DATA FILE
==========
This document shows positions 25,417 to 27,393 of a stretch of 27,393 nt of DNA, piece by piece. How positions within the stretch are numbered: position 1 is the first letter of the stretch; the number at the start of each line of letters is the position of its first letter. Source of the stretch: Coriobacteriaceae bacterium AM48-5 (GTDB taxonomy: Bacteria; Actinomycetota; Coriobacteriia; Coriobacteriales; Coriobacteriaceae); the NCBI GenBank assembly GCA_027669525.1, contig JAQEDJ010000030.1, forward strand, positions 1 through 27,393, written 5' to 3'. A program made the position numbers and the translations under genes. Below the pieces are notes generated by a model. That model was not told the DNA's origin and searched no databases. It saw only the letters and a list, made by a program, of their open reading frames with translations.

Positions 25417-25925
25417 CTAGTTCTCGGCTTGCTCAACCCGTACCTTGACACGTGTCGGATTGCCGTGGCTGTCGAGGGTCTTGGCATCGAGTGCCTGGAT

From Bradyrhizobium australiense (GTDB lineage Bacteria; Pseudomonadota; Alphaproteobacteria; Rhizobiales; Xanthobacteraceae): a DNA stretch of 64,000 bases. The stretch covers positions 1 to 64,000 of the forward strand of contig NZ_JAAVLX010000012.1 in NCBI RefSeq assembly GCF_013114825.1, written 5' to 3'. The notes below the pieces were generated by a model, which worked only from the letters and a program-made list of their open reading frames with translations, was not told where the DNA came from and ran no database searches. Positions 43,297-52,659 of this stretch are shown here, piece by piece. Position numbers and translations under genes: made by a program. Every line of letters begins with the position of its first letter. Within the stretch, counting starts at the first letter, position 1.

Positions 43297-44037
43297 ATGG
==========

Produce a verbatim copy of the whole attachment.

This document shows positions 25,417 to 27,393 of a stretch of 27,393 nt of DNA, piece by piece. How positions within the stretch are numbered: position 1 is the first letter of the stretch; the number at the start of each line of letters is the position of its first letter. Source of the stretch: Coriobacteriaceae bacterium AM48-5 (GTDB taxonomy: Bacteria; Actinomycetota; Coriobacteriia; Coriobacteriales; Coriobacteriaceae); the NCBI GenBank assembly GCA_027669525.1, contig JAQEDJ010000030.1, forward strand, positions 1 through 27,393, written 5' to 3'. A program made the position numbers and the translations under genes. Below the pieces are notes generated by a model. That model was not told the DNA's origin and searched no databases. It saw only the letters and a list, made by a program, of their open reading frames with translations.

Positions 25417-25925
25417 CTAGTTCTCGGCTTGCTCAACCCGTACCTTGACACGTGTCGGATTGCCGTGGCTGTCGAGGGTCTTGGCATCGAGTGCCTGGAT

From Bradyrhizobium australiense (GTDB lineage Bacteria; Pseudomonadota; Alphaproteobacteria; Rhizobiales; Xanthobacteraceae): a DNA stretch of 64,000 bases. The stretch covers positions 1 to 64,000 of the forward strand of contig NZ_JAAVLX010000012.1 in NCBI RefSeq assembly GCF_013114825.1, written 5' to 3'. The notes below the pieces were generated by a model, which worked only from the letters and a program-made list of their open reading frames with translations, was not told where the DNA came from and ran no database searches. Positions 43,297-52,659 of this stretch are shown here, piece by piece. Position numbers and translations under genes: made by a program. Every line of letters begins with the position of its first letter. Within the stretch, counting starts at the first letter, position 1.

Positions 43297-44037
43297 ATGG